34. 4. CREATE THE DISCREPANCY. “YOU OBVIOUSLY HAVE CONCERNS ABOUT THE WAY…. IS AFFECTING YOUR HEALTH, RELATIONSHIP, CAREER, LIFESTYLE, ETC. PERHAPS THE SITUATION IS NO LONGER ACCEPTABLE TO YOU?” “WHAT DO YOU WANT TO DO ABOUT YOUR… IT IS SOMETHING YOU DO, NOT WHO YOU ARE.”

  35. 5. ESTABLISH PRIORITIES. “WHEN YOU THINK ABOUT (ISSUE) AND YOUR HEALTH, WHICH ONE IS MOST IMPORTANT TO YOU?” “IF YOU HAD TO MAKE A CHOICE BETWEEN A AND B WHICH ONE WOULD IT BE? I DON’T MIND WHICH ONE YOU CHOOSE, BUT I NEED TO KNOW IN ORDER TO BEST ASSIST YOU.”

  36. 6. CLARIFY OBSTACLES TO CHANGE. “HAVE YOU EVER TRIED TO DO SOMETHING ABOUT THIS BEFORE? WHAT HAPPENED?” “WHEN YOU THINK ABOUT STOPPING (CHANGING) WHAT COULD PREVENT YOU FROM ACHIEVING IT?” “WHAT DID YOU LEARN FROM PREVIOUS ATTEMPTS TO CHANGE?”

  37. 7. NEGOTIATE SOLUTIONS. “WHAT DO YOU WANT TO DO ABOUT THIS? “WHAT WOULD YOU LIKE TO TRY FIRST, NICOTINE GUM, NICOTINE PATCHES, OR XYBAN TO HELP YOU QUIT?” WHERE POSSIBLE GIVE THREE CHOICES.

  38. 8. GET COMMITMENT. NEGOTIATE THE GOALS OF TREATMENT, BE SPECIFIC, AND USE CONTRACTS. REMIND THAT SUCCESS IS PREDICATED UPON PERSISTENCE AND DETERMINATION. FOLLOW UP AND SUPPORT!

  39. RULE OF THUMB. To progress a person from Precontemplation to Contemplation INCREASE THE REASONS FOR THEM TO DO SO.

  40. RULE OF THUMB. To progress a person from Contemplation to Action DECREASE THE COSTS.

  41. RULE OF THUMB. To support a person in Action INCREASE THE REASONS TO DO SO, DECREASE THE COSTS.

  42. RULE OF THUMB. TWICE AS MUCH EFFORT SHOULD BE PUT INTO ESTABLISHING THE REASONS TO CHANGE AS IN REDUCING THE COSTS.

  43. OTHER COUNSELLING STRATEGIES USED WITHIN THE M.I. FRAMEWORK. RETROSPECTION. What was life like before the emergence of the problematic behaviour? What does the person remember, what plans, dreams did they have? The goal is to assist the person to see how things have deteriorated over time because of the problematic behaviour.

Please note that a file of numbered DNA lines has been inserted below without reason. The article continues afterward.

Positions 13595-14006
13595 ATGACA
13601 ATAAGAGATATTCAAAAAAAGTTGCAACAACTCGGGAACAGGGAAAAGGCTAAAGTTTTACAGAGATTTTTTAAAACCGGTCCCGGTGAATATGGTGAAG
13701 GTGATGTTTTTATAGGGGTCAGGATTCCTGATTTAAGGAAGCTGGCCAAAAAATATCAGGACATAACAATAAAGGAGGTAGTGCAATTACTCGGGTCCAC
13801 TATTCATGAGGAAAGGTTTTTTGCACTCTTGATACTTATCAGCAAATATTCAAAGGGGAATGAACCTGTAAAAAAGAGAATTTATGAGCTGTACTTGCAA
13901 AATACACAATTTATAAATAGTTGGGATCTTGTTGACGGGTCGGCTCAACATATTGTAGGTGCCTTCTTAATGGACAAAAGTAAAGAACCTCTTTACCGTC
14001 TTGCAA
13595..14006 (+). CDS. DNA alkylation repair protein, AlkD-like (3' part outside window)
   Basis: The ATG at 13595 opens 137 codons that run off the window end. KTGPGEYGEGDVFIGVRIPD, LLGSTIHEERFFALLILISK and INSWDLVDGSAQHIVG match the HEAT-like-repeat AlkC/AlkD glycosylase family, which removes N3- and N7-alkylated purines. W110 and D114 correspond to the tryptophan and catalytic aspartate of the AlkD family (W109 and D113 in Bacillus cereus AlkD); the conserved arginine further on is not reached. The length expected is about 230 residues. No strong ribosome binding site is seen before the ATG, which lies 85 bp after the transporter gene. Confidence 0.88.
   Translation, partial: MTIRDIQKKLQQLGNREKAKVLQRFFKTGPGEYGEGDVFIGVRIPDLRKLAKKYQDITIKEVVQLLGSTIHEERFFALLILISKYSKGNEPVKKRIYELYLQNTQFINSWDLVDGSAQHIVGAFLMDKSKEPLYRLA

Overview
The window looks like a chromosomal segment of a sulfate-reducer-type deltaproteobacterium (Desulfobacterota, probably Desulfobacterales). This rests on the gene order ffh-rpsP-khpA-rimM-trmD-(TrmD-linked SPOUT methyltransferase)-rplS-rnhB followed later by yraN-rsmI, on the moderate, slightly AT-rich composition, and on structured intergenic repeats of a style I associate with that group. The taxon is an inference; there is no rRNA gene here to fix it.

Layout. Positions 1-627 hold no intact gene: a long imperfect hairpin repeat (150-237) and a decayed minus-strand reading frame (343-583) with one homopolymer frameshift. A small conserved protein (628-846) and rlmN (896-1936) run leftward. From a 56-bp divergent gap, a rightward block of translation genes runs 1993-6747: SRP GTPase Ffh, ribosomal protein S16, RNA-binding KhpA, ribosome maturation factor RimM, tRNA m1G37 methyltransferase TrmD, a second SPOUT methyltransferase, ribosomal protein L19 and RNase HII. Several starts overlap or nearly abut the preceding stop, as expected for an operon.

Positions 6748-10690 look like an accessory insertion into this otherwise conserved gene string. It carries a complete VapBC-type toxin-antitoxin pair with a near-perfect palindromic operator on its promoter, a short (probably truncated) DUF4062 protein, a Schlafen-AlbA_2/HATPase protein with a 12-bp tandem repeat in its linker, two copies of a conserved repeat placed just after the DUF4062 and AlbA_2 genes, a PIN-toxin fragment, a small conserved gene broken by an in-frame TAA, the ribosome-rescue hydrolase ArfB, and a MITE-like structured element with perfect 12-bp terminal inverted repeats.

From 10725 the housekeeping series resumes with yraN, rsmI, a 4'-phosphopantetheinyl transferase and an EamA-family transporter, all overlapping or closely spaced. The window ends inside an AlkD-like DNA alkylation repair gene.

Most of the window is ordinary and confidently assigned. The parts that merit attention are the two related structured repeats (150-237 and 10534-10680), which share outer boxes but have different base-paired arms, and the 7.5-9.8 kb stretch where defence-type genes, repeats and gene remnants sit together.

44. FUTURESPECTION The person in treatment has to envision two futures 5 – 10 years hence. The first will be the future in which they continue with the problematic behaviour. The second will be the possible future should they decide to change. Don’t argue for one or the other, Ask the client to comment.

  45. IMPORTANCE AND CONFIDENCE. Whilst people may indicate a preference for the best of all possible futures, how important is it to them and how confident are they that they can achieve it? Explore what makes the change important, how it would fit in to other aspects of their life, what could occur to make it more important?

  46. FRAMES. Feedback. Responsibility. Advice. Menu of options (3). Empathy. Self efficacy.

  47. BATTLE PLAN. As people are being supported in making changes it is essential to identify obstacles. Their diary becomes their best friend with agreed strategies in place. Assist them in planning the next sixty days, what it is that they want to achieve and how they are going to achieve it, “the big plan”.

  48. THE BIG PLAN. They need to implement a system that will keep bringing them back on track. One that will keep re-orienting them towards their goals again and again. If there is no reminder system, then old habits will always triumph over new intentions and motivation.